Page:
Any property manager can tell you how important tenant screening is to successful property management. A bad tenant can not only be unpleasant to deal with but can cause thousands of dollars in losses that can take you years to recoup. See our 10 warning signs when screening a tenant to help with your selection process.
- Bad Credit- While this may be an obvious answer, most tenants will have credit issues or wouldn’t be renting to begin with. Be especially aware of collections from property management companies and utility companies.
- Previous Evictions-an eviction on file should be grounds for immediate denial of an application.
- Unverifiable Rental References- Rental references from other property management companies and apartment complexes are great indicators of future tenant behavior. Be wary of references from private individuals because a tenant can put anyone down as a reference and it is hard to verify that they are the true owners of the home in question.
- Smokers-If you have a non-smoking home and you smell smoke on the individual, be aware that there will be no way to control whether they will be smoking in the home. Prohibiting smoking in the lease is a good start but not enforceable on a daily basis.
- Tenants With Animals- Be careful with tenants who have large or aggressive breed dogs. Most insurance companies exclude breeds such as pitt bulls and rottweilers, so make sure you check your policy before accepting any dog.
- Immediate Move-In- Be wary of tenants looking for immediate move-in. Immediate move-in requests could mean that they are being evicted from another property.
- Criminal History- You should carefully consider tenants who have recent criminal history other than traffic violations. Tenants with recent violence or theft history should be turned down.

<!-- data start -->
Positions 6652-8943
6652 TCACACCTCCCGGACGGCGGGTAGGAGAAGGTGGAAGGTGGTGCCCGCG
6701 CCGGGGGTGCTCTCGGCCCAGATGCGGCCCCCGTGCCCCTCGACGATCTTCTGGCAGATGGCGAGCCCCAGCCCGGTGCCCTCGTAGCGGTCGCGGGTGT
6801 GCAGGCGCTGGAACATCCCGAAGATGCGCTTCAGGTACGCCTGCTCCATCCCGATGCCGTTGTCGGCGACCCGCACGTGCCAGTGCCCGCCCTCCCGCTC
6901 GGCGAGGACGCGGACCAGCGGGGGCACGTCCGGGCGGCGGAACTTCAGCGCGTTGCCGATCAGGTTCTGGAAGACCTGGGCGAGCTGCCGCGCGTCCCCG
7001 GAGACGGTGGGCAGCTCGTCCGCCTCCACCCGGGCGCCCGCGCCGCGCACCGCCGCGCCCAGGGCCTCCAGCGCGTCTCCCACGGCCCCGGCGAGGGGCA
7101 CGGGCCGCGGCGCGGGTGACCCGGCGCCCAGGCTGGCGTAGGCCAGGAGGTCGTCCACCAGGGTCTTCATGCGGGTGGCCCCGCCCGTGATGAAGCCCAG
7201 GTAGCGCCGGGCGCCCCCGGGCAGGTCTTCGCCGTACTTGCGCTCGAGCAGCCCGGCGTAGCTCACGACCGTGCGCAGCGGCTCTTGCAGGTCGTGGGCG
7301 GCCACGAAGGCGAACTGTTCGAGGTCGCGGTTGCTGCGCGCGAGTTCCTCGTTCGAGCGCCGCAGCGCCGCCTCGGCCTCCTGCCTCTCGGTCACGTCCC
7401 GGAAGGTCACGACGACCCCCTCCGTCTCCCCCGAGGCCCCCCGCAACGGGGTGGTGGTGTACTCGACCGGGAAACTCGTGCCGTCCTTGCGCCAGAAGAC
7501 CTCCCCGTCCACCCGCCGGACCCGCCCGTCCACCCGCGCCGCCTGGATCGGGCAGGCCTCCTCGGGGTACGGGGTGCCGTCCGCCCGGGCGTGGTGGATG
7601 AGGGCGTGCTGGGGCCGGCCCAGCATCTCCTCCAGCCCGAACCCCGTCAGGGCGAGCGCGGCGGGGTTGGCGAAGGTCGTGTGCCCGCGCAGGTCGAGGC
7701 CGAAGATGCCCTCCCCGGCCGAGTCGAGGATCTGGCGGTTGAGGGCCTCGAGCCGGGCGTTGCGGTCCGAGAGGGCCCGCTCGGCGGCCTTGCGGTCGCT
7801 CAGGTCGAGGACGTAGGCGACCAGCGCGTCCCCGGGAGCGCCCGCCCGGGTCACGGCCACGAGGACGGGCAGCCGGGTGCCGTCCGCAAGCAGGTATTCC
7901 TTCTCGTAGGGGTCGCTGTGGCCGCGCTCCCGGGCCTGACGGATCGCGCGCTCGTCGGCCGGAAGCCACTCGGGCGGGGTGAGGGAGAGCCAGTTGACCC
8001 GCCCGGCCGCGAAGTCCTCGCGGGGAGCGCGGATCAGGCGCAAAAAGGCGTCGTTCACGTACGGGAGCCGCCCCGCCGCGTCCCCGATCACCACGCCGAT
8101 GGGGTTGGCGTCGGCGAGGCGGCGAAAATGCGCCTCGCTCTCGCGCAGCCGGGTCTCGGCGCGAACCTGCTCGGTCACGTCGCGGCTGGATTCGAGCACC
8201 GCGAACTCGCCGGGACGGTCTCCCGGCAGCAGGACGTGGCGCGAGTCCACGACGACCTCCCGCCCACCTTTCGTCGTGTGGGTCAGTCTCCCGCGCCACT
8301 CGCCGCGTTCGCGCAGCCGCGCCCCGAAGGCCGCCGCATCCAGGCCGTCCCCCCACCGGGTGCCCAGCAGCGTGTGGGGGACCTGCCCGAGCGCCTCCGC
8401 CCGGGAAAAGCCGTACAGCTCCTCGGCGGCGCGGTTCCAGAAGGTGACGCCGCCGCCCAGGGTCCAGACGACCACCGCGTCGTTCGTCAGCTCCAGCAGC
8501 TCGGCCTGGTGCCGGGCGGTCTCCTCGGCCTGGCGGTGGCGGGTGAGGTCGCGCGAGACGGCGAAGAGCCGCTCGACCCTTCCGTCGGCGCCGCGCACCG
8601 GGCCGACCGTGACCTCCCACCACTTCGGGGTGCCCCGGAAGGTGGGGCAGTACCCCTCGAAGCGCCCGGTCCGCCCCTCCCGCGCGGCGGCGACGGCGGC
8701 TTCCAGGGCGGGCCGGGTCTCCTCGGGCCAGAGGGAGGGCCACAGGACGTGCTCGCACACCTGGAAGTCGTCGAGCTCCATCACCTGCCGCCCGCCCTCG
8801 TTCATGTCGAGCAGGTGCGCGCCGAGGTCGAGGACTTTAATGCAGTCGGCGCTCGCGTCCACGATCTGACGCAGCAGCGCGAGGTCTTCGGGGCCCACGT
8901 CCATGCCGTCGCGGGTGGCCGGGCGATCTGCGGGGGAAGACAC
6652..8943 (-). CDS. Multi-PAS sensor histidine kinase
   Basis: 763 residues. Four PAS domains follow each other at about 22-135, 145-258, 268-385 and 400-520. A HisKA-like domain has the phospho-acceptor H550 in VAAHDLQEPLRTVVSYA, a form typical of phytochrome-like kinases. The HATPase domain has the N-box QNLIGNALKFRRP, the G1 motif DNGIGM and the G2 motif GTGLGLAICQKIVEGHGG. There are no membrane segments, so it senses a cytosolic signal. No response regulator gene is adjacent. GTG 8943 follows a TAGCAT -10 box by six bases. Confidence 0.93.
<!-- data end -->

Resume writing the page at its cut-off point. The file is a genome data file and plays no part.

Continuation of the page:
- Breaking Current Lease-Tenants who are breaking their current lease to move is a good indicator that they would have no problem breaking your lease as well.
- Needy or Demanding- If your interactions with your potential tenant leave you with a bad taste before you accept them, imagine them for the next year. Keep in mind tenants are usually on their best behavior during the application process. Refusal to follow your rules in the application process would likely mean that they would not follow your lease agreement. While this would not be automatic grounds for denial it would be advisable to treat them with a firm stance from day 1.
- Negotiating Payment of Deposits– Do not accept tenants who do not have all of the funds to move in. Collecting deposits after they have possession of your property can be challenging and lead to a quick eviction. If they do not have the funds upfront, they should not be renting your home to begin with.
You can minimize your risk by using these tips when screening a tenant or hire a qualified property manager to do it for you. Experienced Property Managers have an innate sense when picking tenants after fine-tuning their process over years of screening. Happy hunting!